Ohio’s unfunded pension liability more than $25K per resident


By Maggie Thurber | For Ohio Watchdog

SCARY: A new report shows that Ohio’s unfunded pension liability adds up to $25,080 per person.

Ohio’s public pension plans have so much debt that paying it off today would cost each resident $25,080.

According to a new report, “Promises Made, Promises Broken 2014,” by nonprofit State Budget Solutions, the amount of unfunded pension obligations in Ohio has grown to nearly $290 billion, fifth highest in the nation.

That’s despite recent changes in the pension plans that were supposed to address the unfunded liability.

“That’s a very scary place for Ohio. The national average is $15,000, so $25,000 is just terrible,” said Joe Luppino-Esposito, SBS editor and general counsel and the author of the report.

He said the $25,080 places Ohio third regarding highest per capita debt. Alaska, due in part to its low population, was first, in front of Illinois.

Ohio has several individual plans — for teachers, police and fire, state employees, school employees and the State Highway patrol. Participants and the public employer contribute to the plans like non-public workers, and employers contribute to Social Security.

The plans are categorized as defined benefits, with the amount of payment upon retirement based on the three highest years of earnings while working.

That’s part of the problem, Luppino-Esposito said.

It’s hard to know the exact amount the plans will have to pay out years in the future when current employees retire, because there is no way to know for sure how much will be owed, he said. People are working longer and more likely to have higher earnings. They’re also living longer, so they’re collecting pensions longer.

Such factors contribute to an increased liability, Luppino-Esposito said.

The way the states project how much money they need to contribute to the funds every year also contributes to the problem, as most will estimate how much the plan investments will generate. In Ohio, the discount rate ranges from 7.75 percent to 8.25 percent.

But Luppino-Esposito said it’s not realistic to base projections on such a high number.

The Ohio Public Employees Retirement System has met its earnings goal for the past 19 years, he said, but they’re not counting on the liabilities increasing.

He said Moody’s, the bond credit rating business, examined the top 25 plans in the country, which included two Ohio plans and found the unfunded liability of those top plans off by $2 trillion.

Figures from the report shows even though assets in the Ohio plans increased by more than $6 billion in the past year, the liabilities increased by $8.5 billion, leading to a $2 billion increase in the unfunded liability amount.

Ohio’s pension plans are 34 percent funded, according to the report.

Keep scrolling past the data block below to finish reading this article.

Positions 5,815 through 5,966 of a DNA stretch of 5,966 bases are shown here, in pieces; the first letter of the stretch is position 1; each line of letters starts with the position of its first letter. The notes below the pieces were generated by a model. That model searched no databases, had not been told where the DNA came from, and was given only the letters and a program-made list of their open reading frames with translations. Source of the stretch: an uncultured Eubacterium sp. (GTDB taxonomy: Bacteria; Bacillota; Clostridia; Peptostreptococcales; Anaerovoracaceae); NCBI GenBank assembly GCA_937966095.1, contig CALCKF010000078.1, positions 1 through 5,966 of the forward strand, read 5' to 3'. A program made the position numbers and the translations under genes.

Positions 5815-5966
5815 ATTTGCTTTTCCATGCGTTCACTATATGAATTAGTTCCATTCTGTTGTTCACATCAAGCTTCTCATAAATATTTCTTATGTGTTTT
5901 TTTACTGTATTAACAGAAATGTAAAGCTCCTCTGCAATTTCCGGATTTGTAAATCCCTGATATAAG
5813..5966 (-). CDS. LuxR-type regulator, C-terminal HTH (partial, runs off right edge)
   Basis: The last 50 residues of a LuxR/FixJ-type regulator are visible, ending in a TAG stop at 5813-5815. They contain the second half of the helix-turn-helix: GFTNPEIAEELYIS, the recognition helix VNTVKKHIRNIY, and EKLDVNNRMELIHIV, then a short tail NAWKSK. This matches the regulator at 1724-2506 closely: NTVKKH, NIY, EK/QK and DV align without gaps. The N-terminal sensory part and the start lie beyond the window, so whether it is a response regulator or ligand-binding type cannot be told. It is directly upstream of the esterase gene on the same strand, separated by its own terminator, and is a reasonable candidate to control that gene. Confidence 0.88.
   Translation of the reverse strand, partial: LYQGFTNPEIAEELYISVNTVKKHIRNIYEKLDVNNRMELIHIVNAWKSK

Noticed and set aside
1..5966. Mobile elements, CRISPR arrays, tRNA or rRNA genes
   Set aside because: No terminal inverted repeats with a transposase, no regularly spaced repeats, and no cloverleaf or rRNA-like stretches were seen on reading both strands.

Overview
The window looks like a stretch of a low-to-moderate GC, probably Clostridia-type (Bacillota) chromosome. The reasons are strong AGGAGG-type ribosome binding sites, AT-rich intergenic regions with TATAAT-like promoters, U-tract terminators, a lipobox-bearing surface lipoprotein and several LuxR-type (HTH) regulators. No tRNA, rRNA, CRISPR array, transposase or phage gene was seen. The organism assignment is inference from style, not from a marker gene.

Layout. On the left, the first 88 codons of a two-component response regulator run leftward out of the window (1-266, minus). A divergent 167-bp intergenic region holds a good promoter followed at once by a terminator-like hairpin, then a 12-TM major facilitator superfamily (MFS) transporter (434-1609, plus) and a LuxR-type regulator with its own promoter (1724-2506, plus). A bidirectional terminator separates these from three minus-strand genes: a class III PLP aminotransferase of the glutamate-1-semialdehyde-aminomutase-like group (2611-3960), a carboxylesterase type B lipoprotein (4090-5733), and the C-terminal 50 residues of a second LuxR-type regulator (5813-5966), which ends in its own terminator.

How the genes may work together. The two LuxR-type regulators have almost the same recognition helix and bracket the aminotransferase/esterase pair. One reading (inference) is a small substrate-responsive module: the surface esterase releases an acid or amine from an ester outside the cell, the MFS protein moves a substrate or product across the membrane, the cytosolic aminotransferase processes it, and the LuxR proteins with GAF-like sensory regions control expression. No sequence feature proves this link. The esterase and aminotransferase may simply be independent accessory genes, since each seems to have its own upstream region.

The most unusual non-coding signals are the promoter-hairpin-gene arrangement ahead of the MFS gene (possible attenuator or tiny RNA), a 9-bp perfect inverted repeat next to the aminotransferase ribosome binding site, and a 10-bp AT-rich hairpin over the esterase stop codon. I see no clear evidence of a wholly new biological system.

“If a fund is 100 percent funded, that is ideal because that means all money it owes will be able to be paid,” Luppino-Esposito said. “The lower the ratio, the worse off the pension plan is.”

The study then compared the unfunded liability to each state’s gross product.

“It’s an indicator to show how much of an effect pensions can have on the state,” he said. “Many politicians think you can just raise taxes, but when the liability is so large, you realize you can’t raise enough.”

Ohio’s unfunded liability is 51 percent of the GSP.

Luppino-Esposito warned that the consequences of ignoring the unfunded liabilities could lead to a situation similar to Detroit’s.

“When the money starts running out and you have to pay more for pensions, you start cutting back on essential services,” he said. “The result in Detroit was bankruptcy for the city, and then pensioners had to end up taking a cut in benefits. The sooner the unfunded liabilities get addressed, the better for everyone.”

Luppino-Esposito had two suggestions for Ohio: Adjust the discount rate and move to a defined contribution plan.

“Adjusting the discount rate will mean an initial cost up-front in terms of putting more money into the system today,” he said, “but it will result in better long-term viability.”

But he doubted if any state has the political will to move from a defined benefit plan to a defined contribution plan. In a defined contribution plan, the amount contributed to each employee’s account is a fixed amount and the payout, upon retirement, is based upon the final amount in the account, which includes the contribution and any interest earned.

“If they can’t do that politically,” he continued, “at least offer defined contribution plans to state workers. Some university employees have defined contribution plans, so why not make that available to all and trust employees to make their own decisions with the plan?”

Luppino-Esposito said the report helps reveal the solvency — or insolvency — of state pension plan systems.

“It helps policymakers today figure out how much money they’ll need in the future to pay off the obligations,” he said. “Because it’s pensioners and retirees and taxpayers who will have to make up the difference — one way or the other.”